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Is a Sexual Dysfunction Domain Necessary to UPOINT System for Women with Interstitial Cystitis/ Bladder Pain Syndrome-A Comment | OMICS International
ISSN: 2161-038X
Reproductive System & Sexual Disorders: Current Research

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Is a Sexual Dysfunction Domain Necessary to UPOINT System for Women with Interstitial Cystitis/ Bladder Pain Syndrome-A Comment

Bolong Liu and Xiangfu Zhou*

Department of Urology, The Third Affiliated Hospital of the Sun Yat-Sen University, Guangzhou, China

*Corresponding Author:
Zhou X
Department of Urology, The Third Affiliated Hospital of the Sun Yat-Sen University
Guangzhou 510630, China
Tel: 020-82179729
Fax: 020-87536401
E-mail: [email protected]

Received date: June 17, 2016; Accepted date: July 8, 2016; Published date: July 15, 2016

Citation: Liu B, Zhou X (2016) Is a Sexual Dysfunction Domain Necessary to UPOINT System for Women with Interstitial Cystitis/ Bladder Pain Syndrome-A Short Comment. Reprod Syst Sex Disord 5:181. doi: 10.4172/2161-038X.1000181

Copyright: © 2016 Liu B, et al. This is an open-access article distributed under the terms of the Creative Commons Attribution License, which permits unrestricted use, distribution, and reproduction in any medium, provided the original author and source are credited.

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Commentary

Interstitial cystitis /Bladder pain syndrome (IC/BPS) is a debilitating chronic syndrome, manifested by bladder filling-related pain and increased urinary frequency without infection or other identifiable pathology [1]. Strikingly, sexual dysfunction is present in 88% of female patients with IC/BPS [2]. These women experience dyspareunia, often in conjunction with other forms of chronic pelvic pain [3]. Patients with IC/BPS avoid sex because of a fear of the pain experience [4]. Sexual functioning is a strong predictor of quality of life among these patients [5]. It has been reported that women with IC/BPS symptoms experience very high levels of sexual dysfunction, which has been shown to negatively affect the quality of life in this patient group and may progress with age [2,5,6]. Vice versa, patients with IC/BPS and sexual dysfunction have been shown to experience substantially worse depression symptoms, more severe IC/BPS symptoms, and worse health condition [2]. Therefore, there is no doubt that sexual functioning should be a salient therapeutic target in the multidisciplinary treatment of patients with IC/BPS. However, little attention has been focused in previous studies on dyspareunia, sexual function, and little attention has been focused on therapy of sexual dysfunction.

The UPOINT clinical classification system, developed by Shoskes et al. [7], has been recently evaluated and validated in the populations of IC/BPS [7-9]. Recently, a large study found a correlation between the number of positive UPOINT domains and symptom severity of chronic prostatitis / chronic pelvic pain syndrome (CP/CPPS) patients in the German cohort when a sexual dysfunction domain was included [10]. In addition, a recent research, in a Chinese cohort of CP/CPPS patients, has found that the correlation was improved after adding an ED domain to create a modified UPOINT system [11]. Those studies indicated that sexual dysfunction should be considered as a potential unique phenotype domain in CP/CPPS patients. As for IC/BPS patients, Peters KM et al showed that women with IC had significantly more female sexual dysfunction (FSD) and sexual distress than women without IC [12]. And reduction in symptom scores was associated with the improvement in IC/BPS patients’ sexual function [13]. Vice versa, 75% of patients had complained that sexual intercourse exacerbated their pain and urinary symptoms [14]. Therefore, sexual dysfunction should be considered as a potential unique domain to UPOINT systems. Our previous study demonstrate that sexual dysfunction is an important component of the clinical phenotype of IC/BPS and the addition of a sexual dysfunction domain to the UPOINT system adds a value to the clinical assessment of IC/BPS symptom severity [15]. It is proposed that the sexual dysfunction domain should be taken into consideration when clinicians guide treatment for female patients with IC/BPS.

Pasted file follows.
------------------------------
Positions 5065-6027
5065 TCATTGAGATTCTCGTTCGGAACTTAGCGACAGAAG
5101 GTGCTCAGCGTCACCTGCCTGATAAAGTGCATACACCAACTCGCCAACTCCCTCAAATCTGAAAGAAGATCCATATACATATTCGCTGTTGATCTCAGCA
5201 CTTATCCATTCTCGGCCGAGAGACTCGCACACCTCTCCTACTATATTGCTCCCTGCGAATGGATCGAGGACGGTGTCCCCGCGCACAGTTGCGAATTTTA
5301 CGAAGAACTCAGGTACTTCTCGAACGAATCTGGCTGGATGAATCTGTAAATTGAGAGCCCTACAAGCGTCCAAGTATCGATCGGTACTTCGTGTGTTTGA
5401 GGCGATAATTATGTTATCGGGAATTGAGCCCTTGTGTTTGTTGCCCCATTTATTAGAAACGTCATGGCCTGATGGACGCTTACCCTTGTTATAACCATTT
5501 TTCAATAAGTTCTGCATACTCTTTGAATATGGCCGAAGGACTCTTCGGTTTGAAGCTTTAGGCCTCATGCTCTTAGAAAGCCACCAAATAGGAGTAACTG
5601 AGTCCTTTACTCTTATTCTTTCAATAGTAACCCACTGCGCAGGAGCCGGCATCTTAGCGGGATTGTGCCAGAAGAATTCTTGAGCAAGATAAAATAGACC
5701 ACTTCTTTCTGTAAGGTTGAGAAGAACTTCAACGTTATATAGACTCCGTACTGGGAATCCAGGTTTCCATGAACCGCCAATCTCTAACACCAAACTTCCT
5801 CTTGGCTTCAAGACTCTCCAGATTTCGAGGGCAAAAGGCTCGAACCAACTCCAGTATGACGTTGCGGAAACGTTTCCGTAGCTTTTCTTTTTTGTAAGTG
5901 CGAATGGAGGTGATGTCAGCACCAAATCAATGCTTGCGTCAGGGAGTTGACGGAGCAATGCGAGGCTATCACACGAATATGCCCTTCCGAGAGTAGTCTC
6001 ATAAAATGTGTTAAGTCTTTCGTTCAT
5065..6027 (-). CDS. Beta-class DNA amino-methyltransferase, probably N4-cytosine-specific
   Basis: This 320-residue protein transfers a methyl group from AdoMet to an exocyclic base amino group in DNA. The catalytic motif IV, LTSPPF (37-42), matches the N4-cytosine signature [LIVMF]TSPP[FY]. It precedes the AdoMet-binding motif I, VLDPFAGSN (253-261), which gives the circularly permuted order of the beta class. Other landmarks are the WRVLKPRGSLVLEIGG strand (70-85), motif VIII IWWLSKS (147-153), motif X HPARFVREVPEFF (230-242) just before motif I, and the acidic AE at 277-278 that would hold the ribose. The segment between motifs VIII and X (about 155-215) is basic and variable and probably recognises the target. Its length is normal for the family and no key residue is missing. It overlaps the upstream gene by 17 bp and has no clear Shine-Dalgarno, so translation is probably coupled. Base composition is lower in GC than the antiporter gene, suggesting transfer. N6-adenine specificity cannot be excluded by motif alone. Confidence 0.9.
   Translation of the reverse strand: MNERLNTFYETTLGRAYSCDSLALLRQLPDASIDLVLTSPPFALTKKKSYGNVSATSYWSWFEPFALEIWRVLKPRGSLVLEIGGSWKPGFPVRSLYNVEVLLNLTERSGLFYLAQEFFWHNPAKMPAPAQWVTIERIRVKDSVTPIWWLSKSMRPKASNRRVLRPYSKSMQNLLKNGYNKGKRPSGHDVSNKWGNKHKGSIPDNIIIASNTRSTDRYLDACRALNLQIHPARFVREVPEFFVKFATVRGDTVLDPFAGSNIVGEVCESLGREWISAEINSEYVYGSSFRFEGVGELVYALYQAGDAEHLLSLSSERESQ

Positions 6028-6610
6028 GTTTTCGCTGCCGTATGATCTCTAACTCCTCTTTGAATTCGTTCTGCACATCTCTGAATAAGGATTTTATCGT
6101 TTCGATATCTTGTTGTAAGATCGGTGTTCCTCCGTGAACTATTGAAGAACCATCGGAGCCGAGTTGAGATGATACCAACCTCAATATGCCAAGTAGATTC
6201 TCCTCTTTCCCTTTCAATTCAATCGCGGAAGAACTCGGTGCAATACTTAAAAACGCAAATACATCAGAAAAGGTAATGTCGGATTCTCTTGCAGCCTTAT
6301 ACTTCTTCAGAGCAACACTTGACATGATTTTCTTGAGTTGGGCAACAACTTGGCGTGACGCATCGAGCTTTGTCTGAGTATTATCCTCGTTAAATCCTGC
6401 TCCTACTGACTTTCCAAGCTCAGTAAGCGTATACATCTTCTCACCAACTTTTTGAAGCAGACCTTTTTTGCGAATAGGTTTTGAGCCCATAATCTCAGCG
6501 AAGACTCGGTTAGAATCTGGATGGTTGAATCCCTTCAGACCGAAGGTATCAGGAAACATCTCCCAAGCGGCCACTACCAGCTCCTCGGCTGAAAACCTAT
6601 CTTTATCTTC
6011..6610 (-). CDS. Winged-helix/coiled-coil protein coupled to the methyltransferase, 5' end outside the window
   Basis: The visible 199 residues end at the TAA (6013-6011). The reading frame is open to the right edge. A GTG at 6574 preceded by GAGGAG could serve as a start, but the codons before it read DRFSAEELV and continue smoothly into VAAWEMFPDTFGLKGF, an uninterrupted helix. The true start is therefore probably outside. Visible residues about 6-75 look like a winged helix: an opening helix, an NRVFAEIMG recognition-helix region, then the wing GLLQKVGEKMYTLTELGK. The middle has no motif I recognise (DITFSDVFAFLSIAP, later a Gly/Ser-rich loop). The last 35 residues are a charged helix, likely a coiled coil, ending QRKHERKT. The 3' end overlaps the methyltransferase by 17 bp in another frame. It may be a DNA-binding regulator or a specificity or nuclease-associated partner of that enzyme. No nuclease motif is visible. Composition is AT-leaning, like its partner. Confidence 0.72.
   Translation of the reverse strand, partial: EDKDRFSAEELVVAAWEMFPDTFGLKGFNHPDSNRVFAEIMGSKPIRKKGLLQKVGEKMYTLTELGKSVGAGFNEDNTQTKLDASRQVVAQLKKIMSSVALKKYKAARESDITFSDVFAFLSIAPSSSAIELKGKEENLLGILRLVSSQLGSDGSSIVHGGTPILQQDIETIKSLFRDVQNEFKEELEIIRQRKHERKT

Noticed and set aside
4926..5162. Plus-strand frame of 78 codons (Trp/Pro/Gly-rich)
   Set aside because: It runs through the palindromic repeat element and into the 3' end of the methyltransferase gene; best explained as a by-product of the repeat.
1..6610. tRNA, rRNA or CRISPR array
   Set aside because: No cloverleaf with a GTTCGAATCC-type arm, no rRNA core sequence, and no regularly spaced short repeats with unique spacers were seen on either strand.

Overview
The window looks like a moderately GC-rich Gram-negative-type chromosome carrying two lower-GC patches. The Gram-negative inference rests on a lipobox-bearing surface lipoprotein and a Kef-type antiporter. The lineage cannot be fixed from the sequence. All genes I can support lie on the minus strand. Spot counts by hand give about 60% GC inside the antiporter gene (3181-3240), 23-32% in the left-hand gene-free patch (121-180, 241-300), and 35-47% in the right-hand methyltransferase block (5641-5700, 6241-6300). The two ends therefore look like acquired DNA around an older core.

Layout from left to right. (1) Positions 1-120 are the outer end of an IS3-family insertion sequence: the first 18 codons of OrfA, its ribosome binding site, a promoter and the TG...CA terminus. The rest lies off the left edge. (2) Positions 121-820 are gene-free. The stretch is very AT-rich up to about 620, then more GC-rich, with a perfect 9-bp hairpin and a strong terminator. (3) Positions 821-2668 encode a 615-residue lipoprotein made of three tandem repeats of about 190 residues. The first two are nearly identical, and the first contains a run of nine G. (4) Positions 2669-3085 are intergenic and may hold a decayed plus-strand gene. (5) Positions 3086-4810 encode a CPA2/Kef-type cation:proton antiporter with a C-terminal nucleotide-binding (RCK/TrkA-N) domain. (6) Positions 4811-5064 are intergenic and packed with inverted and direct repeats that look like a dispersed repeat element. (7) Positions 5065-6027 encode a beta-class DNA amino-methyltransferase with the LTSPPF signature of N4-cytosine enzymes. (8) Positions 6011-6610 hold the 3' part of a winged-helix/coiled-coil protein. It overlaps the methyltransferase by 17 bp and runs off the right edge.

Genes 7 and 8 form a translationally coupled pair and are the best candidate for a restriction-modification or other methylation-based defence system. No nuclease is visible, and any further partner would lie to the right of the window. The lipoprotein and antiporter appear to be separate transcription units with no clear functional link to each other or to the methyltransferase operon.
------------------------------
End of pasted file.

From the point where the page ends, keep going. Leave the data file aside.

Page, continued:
Another reason why sexual dysfunction should been merited consideration as a unique phenotype domain to UPOINT domains is that most women did not seek medical therapy, and those who did so rarely received treatment because they might be reluctant to initiate the discussion, most likely because of the shame and discomfort when discussing sexual behavior during the treatment process [2], although sexual dysfunction was found to be common among women with IC/BPS [16]. Inclusion of the sexual dysfunction domain to the UPOINT phenotype may enable better characterization of the symptom profile in patients with IC/BPS and the modified “UPOINTS” system may catch clinicians’ consideration for patients’ aspect of sexual dysfunction when they direct treatment for IC/BPS patients.

Acknowledgement

This study was supported by the Guangdong Province Natural Science Foundation Projects of China (S2013010016625 and 2016A030313192).

References

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